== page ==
The times and species have been changing at a rapid rate, and the social compact is wearing as thin as environmental stability. Adam One, the kindly leader of the God's Gardeners - a religion devoted to the melding of science and religion, as well as the preservation of all plant and animal life - has long predicted a natural disaster that will alter Earth as we know it. Now it has occurred, obliterating most human life. Two women have survived: Ren, a young trapeze dancer locked inside the high-end sex club Scales and Tails, and Toby, a God's Gardener barricaded inside a luxurious spa where many of the treatments are edible.
Have others survived? Ren's bioartist friend Amanda? Zeb, her eco-fighter stepfather? Her onetime lover, Jimmy? Or the murderous Painballers, survivors of the mutual-elimination Painball prison? Not to mention the shadowy, corrupt policing force of the ruling powers . . .
Meanwhile, gene-spliced life forms are proliferating: the lion/lamb blends, the Mo'hair sheep with human hair, the pigs with human brain tissue. As Adam One and his intrepid hemp-clad band make their way through this strange new world, Ren and Toby will have to decide on their next move. They can't stay locked away . . .
By turns dark, tender, violent, thoughtful, and uneasily hilarious, The Year of the Flood is Atwood at her most brilliant and inventive.
©2009 Margaret Atwood; (P)2009 Random House
If The Blind Assassin was Atwood's best work, this is without doubt her worst. I was hugely disappointed in this supposed sequel to Oryx and Crake which was a fairly decent novel. I was totally sick of the reader's voice, the plot, (a waterless flood?) was almost non-existent and the overall effect was chick-lit dystopia. Add to that way too much quasi-religious music and what you have is a big waste.
I got this title recommended to me from a friend... Needless to say I will not take her recommendations anymore. It is nothing less than weird. The story and plot go in so many directions. From a weird sex clan to people being made into burgers. Just no.
Compelling dystopian tale though some of the social commentary isn't the most nuanced or complex. I liked the recurrence of characters from Oryx and Crake and a further explanation of the events leading up to the first book. I could not stand Adam 1's songs in this audiobook. The music was painfully cheesy. Perhaps that was intentional...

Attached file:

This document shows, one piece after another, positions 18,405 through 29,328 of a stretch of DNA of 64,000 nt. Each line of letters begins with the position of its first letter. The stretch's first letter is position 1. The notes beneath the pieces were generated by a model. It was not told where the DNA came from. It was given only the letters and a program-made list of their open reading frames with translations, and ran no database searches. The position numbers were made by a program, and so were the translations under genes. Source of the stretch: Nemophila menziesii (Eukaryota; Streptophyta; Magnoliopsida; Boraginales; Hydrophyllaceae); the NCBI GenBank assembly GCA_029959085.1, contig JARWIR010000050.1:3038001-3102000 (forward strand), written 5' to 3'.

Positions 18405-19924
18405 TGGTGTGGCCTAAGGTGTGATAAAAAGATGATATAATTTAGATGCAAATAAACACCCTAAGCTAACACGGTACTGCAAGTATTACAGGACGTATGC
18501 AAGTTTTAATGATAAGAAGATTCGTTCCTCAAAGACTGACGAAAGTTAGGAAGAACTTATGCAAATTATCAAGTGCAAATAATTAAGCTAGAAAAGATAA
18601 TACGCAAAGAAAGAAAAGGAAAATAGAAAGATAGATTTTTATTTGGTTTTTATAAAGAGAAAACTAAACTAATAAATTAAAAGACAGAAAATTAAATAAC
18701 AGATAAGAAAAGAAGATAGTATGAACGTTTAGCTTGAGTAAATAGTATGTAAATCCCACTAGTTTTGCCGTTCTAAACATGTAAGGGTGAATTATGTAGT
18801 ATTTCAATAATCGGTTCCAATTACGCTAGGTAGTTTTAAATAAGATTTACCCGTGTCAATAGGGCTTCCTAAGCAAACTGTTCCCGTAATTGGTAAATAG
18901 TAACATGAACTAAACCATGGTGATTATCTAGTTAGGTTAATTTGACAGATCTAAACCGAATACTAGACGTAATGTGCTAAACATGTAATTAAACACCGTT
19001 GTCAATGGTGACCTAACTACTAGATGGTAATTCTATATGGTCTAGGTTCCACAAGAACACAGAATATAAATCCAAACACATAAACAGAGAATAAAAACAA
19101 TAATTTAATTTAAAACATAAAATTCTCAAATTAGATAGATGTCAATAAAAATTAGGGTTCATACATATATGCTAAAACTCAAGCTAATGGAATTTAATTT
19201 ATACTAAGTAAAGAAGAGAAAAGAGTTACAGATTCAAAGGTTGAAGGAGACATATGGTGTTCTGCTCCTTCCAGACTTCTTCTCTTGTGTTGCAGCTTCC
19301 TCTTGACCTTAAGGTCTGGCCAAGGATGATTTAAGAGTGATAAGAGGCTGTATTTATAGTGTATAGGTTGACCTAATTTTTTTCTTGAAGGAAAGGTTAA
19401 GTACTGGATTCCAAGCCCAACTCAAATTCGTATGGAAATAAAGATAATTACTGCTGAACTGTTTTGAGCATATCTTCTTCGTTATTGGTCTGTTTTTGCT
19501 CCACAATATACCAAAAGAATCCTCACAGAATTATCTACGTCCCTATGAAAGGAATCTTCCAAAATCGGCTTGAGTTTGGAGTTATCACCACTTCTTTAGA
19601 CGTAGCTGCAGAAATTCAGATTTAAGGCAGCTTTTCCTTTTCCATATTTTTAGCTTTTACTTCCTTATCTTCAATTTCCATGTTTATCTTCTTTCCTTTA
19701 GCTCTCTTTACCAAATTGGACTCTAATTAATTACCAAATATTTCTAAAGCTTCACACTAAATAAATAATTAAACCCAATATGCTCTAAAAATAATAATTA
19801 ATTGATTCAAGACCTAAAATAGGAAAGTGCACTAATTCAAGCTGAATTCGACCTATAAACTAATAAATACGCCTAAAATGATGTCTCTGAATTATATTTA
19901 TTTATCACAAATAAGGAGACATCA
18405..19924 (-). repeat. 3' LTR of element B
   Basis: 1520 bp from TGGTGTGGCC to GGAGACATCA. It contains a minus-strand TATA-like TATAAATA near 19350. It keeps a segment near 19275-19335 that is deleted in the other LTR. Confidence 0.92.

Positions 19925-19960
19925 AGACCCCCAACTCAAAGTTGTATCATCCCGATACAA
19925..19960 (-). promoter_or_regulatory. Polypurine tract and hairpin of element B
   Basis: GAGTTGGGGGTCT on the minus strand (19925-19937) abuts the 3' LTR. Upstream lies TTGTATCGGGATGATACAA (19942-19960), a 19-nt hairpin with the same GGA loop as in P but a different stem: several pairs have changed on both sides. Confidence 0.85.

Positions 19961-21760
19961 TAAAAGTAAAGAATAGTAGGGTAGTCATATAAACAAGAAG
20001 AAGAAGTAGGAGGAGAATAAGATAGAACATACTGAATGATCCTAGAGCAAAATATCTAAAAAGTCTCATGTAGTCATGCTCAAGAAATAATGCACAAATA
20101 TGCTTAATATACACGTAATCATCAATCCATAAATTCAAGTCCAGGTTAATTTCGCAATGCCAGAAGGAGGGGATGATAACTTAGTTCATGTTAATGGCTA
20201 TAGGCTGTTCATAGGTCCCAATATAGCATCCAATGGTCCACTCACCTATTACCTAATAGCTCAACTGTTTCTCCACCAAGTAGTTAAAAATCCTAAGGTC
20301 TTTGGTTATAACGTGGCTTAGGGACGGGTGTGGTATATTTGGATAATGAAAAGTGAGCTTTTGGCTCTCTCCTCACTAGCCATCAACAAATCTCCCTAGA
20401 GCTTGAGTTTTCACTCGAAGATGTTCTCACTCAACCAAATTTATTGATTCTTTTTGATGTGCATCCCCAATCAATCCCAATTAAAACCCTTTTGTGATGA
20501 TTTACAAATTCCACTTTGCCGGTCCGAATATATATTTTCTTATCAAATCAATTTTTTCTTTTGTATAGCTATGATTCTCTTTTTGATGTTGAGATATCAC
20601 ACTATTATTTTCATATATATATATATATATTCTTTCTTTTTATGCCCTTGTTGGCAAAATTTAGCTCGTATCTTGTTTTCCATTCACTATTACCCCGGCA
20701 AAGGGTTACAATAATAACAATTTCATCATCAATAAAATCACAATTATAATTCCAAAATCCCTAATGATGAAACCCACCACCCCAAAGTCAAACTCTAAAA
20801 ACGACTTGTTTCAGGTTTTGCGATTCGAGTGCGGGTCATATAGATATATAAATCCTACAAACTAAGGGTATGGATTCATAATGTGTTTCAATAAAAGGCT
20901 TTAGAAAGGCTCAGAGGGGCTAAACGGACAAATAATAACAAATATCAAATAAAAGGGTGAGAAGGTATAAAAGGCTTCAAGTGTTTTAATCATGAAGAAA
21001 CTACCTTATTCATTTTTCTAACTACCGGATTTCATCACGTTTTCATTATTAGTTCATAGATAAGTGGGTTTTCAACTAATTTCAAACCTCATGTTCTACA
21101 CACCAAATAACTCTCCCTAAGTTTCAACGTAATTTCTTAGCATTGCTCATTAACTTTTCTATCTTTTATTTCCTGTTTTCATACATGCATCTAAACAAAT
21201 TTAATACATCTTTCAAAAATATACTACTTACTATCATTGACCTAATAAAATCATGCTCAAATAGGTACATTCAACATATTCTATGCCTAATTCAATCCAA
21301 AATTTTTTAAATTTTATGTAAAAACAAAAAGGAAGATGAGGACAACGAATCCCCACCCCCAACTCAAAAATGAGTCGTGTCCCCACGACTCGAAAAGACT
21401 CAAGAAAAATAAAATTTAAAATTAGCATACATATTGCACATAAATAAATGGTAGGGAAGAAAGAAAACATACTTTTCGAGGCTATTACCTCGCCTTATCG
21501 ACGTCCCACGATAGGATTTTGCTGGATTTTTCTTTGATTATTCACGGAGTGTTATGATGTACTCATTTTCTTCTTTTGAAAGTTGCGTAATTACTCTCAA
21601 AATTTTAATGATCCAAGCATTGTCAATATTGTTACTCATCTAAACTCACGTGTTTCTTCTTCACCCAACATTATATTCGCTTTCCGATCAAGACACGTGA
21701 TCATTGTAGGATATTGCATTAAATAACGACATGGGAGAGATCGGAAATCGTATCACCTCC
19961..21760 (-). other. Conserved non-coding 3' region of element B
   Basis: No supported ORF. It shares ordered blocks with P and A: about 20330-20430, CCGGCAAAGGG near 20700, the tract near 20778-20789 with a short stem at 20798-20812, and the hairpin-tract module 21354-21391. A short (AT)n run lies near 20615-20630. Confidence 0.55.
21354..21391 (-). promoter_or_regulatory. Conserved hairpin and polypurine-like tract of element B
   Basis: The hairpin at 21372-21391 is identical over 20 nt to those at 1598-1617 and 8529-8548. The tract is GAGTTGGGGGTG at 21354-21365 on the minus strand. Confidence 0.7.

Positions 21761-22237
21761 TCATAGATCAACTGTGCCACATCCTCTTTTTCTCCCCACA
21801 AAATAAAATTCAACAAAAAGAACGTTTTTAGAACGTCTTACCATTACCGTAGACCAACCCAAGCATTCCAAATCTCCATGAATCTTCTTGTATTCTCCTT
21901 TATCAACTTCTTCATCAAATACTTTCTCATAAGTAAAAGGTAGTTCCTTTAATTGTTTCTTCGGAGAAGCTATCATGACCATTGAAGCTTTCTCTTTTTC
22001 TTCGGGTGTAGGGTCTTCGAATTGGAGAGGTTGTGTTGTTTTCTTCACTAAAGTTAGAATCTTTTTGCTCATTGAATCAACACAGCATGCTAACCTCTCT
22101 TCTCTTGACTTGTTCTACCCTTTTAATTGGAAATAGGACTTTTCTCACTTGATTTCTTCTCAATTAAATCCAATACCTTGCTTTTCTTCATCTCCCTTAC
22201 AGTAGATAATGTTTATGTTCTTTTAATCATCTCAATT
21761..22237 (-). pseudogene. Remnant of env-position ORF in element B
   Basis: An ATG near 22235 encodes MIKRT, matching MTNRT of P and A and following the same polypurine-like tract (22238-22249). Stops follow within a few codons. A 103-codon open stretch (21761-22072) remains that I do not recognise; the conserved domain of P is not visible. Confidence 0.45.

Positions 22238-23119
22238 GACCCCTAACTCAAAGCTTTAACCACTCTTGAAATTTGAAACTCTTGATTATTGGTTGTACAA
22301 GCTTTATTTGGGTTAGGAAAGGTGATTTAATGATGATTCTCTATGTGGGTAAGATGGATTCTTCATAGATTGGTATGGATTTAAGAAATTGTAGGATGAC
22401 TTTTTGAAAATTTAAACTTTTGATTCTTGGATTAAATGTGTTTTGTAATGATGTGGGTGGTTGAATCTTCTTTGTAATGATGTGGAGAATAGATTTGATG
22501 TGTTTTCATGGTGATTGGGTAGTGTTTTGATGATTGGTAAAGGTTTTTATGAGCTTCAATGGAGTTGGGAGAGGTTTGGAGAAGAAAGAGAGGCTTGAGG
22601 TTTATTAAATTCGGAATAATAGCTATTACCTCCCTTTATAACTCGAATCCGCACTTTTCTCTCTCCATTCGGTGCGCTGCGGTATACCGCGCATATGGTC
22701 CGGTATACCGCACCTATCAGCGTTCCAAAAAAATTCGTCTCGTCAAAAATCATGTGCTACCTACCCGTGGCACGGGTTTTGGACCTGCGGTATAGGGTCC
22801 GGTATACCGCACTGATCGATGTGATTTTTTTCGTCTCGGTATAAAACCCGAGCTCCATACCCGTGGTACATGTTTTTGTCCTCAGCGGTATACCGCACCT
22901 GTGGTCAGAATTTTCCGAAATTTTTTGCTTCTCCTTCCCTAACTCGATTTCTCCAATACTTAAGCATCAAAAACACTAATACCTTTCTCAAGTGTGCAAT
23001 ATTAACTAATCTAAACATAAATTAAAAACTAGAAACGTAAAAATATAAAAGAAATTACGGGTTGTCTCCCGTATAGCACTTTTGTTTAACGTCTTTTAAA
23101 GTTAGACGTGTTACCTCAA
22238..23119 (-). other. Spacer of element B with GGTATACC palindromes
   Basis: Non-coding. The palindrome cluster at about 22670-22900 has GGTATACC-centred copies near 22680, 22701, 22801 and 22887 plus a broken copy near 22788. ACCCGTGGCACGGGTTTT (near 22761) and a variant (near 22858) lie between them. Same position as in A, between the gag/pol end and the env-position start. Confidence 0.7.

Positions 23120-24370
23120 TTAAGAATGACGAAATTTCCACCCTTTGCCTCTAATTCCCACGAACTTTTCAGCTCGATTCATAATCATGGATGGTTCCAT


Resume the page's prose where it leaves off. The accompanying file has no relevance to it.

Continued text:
There's something so folksy about this one. They're all wonderful, but this one is the most human and touching. And BONUS, the music is delightful.
I wanted this to be good as Oryx and Crake, one of my favorite books. It was ok, not great. The worst part, the element that was beyond stupid, were the idiotic songs/hymns at the end of various chapters. I had to skip these and, as I did so, was reminded each time of how annoyingly stupid they were.
Not quite as good, but overall a worthy sequel to Oryx and Crake. Great character building, especially for the character of Toby. Atwood expands her vision of a dystopian futuristic society and does so just as brilliantly as before. The switching between characters and timelines is less fluent here, but the tension these jumps create within the larger story is still effective. Recommended for anyone who has already read and enjoyed the first book.
Yes especially if you plan to read/listen to the whole series. It occurs during and after the Oryx and Crake timeline in the same world. It's a bit harder to take with all the religious fervor, the actual songs started to get annoying after a awhile, but it all rings true to human nature and is makes the group seem so much more believable. Furthermore there is some important character development. Another positive is that you realize Atwood really did her research, the saints and feast days etc. really refer to real people and their associated fields of study, such as Jane Goodall and the apes. If you don't like "tree huggers" or religious people (based on western Christian norms) you'll really have a hard time getting through this book, but it's all follows our social norms well and to scary logical conclusions.
Love the futuristic vision, intertwined characters and rebirth theme. Well written, engaging, and entertaining. I'm looking forward to the next one.
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